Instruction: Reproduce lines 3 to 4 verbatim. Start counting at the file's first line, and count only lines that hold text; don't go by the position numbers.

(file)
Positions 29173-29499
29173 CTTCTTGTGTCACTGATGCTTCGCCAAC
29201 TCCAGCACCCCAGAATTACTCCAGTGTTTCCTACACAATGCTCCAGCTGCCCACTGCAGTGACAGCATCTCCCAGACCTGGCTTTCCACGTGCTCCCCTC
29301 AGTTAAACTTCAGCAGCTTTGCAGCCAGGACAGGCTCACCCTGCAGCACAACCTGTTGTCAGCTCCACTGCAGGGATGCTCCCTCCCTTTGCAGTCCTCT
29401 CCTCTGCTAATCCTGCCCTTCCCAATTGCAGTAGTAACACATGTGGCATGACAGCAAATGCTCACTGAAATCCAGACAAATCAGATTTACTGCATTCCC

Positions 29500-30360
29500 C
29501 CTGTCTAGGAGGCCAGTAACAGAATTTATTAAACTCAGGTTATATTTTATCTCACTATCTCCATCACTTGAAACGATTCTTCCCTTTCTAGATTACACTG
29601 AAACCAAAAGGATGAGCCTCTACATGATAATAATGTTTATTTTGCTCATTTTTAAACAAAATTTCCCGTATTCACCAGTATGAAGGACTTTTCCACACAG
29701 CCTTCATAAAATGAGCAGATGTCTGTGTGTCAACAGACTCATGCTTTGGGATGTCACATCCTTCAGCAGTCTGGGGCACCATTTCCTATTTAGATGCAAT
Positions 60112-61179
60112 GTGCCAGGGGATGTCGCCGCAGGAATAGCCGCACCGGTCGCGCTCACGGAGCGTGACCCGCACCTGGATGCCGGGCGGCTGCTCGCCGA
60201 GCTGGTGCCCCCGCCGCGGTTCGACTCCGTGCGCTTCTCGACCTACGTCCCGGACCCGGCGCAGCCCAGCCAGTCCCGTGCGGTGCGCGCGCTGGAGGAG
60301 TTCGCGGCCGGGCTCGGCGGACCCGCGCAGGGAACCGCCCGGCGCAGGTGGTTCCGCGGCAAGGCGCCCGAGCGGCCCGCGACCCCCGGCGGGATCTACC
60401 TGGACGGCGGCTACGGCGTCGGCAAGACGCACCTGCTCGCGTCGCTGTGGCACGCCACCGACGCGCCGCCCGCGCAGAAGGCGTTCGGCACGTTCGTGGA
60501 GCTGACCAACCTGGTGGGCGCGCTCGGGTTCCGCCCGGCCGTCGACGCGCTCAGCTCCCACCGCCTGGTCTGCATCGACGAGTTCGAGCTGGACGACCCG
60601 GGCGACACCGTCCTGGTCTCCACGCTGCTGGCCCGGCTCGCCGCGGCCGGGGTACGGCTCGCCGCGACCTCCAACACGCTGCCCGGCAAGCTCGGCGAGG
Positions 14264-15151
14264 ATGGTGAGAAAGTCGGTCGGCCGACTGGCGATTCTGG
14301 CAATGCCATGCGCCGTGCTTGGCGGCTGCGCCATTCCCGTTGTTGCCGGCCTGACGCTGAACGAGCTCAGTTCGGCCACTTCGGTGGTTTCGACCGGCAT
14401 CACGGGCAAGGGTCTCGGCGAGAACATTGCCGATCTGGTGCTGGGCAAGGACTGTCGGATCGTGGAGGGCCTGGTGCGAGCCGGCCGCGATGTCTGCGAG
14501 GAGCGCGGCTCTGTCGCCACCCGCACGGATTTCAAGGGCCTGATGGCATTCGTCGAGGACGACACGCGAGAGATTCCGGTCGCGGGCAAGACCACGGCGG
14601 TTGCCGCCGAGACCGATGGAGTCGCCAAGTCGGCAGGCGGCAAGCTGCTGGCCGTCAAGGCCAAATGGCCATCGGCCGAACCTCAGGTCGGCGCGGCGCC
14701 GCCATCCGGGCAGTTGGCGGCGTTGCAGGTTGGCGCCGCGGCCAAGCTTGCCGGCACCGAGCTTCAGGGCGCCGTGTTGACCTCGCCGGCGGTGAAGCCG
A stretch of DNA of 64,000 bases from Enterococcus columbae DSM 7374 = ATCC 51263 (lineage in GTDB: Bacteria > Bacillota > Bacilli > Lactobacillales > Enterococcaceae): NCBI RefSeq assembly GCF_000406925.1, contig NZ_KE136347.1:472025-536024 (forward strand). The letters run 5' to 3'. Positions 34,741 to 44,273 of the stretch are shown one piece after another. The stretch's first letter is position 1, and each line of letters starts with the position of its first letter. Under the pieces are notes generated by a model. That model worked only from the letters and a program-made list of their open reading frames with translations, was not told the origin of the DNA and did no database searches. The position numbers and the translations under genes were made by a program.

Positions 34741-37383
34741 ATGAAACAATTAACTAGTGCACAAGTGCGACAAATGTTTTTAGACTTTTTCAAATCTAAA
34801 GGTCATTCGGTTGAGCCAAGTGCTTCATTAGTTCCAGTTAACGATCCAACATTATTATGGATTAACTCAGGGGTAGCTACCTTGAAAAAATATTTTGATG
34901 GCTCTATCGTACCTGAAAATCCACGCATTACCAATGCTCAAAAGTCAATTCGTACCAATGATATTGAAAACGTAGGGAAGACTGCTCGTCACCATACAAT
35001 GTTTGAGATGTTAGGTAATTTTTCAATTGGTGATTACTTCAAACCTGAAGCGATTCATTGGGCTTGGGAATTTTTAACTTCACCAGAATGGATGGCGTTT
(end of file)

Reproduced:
29201 TCCAGCACCCCAGAATTACTCCAGTGTTTCCTACACAATGCTCCAGCTGCCCACTGCAGTGACAGCATCTCCCAGACCTGGCTTTCCACGTGCTCCCCTC
29301 AGTTAAACTTCAGCAGCTTTGCAGCCAGGACAGGCTCACCCTGCAGCACAACCTGTTGTCAGCTCCACTGCAGGGATGCTCCCTCCCTTTGCAGTCCTCT